Posted by: benphia | November 26, 2008

Sleepy and delayed in San Francisco.

We are so happy to be almost home. But we are so sleepy this is really all we have the energy to write.

See you all very soon,

Benjamin + Sophia

Posted by: benphia | November 25, 2008

Singapore Airport… best airport ever… period

Ah!

After a relaxing six hours of sleep in the transit hotel here in Changi (the Singapore Airport), we feel refreshed, awake and ready to take on our eighteen hour flight back to the U.S.A. Our stop in this airport was mixed with an ache-inducing attempt at sleeping on our way to Nepal a month ago, so Ben insisted on a good nights rest this time. It was worth it.

This morning we were feeling hungry. Last time in Changi, we had some coffee and muffins, but we were not so impressed by the quality. This morning we opted for a good old American breakfast at the Hard Rock Cafe in Terminal 3. Orange juice, coffee, yogurt (no gelatin, yay!), toast, eggs and hashbrowns. Not too bad, even though the coffee seemed Nescafe-ish and the hashbrowns were those oval shapes you take out of the freezer and throw on the grill. And Ben even tolerated (e.g., made fun of only slightly) the music.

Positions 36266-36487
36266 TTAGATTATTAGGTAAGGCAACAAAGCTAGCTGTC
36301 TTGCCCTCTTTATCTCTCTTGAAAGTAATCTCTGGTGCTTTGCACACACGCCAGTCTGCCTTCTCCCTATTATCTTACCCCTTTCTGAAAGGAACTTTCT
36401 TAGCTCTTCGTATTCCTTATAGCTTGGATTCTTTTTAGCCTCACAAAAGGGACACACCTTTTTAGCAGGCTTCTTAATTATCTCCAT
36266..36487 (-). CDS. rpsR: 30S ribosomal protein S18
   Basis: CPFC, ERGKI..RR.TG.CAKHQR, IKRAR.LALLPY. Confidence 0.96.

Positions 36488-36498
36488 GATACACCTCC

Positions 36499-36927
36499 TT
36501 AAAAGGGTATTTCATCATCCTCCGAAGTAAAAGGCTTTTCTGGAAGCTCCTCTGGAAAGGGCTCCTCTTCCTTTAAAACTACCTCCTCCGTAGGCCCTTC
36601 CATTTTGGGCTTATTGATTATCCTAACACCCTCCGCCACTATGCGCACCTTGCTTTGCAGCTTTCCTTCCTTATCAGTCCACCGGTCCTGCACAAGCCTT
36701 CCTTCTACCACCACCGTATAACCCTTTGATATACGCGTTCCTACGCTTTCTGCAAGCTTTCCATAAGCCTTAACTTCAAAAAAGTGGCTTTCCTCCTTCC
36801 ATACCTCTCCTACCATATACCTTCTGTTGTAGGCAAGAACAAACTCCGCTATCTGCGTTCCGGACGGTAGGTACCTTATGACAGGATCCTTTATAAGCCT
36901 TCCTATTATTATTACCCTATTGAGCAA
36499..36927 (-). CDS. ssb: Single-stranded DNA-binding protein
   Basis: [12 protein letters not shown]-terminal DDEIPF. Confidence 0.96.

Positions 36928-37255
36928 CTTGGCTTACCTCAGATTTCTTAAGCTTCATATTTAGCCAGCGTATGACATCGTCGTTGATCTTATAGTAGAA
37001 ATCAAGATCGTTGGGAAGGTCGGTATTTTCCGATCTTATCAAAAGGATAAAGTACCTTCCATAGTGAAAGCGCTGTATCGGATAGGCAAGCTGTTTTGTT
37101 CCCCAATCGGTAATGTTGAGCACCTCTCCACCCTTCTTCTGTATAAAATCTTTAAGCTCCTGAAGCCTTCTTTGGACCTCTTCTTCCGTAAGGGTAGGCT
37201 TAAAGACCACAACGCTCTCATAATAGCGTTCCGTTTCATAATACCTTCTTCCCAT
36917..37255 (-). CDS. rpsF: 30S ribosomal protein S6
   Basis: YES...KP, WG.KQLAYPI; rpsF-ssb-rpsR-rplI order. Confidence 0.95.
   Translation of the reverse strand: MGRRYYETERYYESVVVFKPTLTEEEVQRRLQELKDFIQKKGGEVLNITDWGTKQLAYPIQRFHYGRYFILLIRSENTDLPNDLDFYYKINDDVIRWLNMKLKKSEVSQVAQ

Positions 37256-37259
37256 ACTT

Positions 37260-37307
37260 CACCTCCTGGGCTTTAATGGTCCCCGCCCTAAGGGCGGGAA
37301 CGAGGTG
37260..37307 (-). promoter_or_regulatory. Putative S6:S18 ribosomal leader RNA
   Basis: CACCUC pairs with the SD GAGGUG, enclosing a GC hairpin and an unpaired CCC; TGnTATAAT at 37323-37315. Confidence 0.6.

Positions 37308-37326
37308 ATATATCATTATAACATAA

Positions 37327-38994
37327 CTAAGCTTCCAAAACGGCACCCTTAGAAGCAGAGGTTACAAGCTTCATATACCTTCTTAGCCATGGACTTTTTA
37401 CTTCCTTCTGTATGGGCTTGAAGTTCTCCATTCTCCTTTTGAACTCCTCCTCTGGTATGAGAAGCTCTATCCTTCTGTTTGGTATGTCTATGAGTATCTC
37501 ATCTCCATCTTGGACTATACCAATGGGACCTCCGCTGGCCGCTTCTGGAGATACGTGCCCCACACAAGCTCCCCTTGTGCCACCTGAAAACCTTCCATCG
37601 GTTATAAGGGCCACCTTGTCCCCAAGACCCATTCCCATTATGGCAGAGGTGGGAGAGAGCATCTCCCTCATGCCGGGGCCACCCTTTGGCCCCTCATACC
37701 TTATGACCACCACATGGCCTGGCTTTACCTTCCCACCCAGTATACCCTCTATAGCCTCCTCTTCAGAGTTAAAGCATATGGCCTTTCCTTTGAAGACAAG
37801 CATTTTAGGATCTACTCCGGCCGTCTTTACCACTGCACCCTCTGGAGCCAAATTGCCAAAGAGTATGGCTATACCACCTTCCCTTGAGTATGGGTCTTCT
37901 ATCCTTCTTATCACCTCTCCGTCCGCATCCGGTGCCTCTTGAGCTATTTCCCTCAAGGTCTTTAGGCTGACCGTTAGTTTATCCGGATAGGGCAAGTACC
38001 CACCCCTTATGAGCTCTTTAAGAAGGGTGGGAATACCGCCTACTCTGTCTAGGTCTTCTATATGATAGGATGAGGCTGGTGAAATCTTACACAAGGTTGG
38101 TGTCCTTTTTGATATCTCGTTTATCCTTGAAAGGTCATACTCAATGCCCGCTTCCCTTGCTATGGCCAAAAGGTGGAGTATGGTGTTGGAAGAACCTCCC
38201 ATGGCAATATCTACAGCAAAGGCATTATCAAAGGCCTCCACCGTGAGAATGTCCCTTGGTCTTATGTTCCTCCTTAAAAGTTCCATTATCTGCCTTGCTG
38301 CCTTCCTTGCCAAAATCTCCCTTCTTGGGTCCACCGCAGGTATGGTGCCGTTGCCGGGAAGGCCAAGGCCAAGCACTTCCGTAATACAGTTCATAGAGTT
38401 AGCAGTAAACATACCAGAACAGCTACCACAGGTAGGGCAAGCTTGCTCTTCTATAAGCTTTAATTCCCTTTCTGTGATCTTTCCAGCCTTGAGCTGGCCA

(Ben speaking) One of the greatest things about this airport is the charging stations (which we may have noted earlier in the blog). Both the phone and the iPod were dead and now we have nearly charged devices for entertainment on the long flight home. Totally awesome.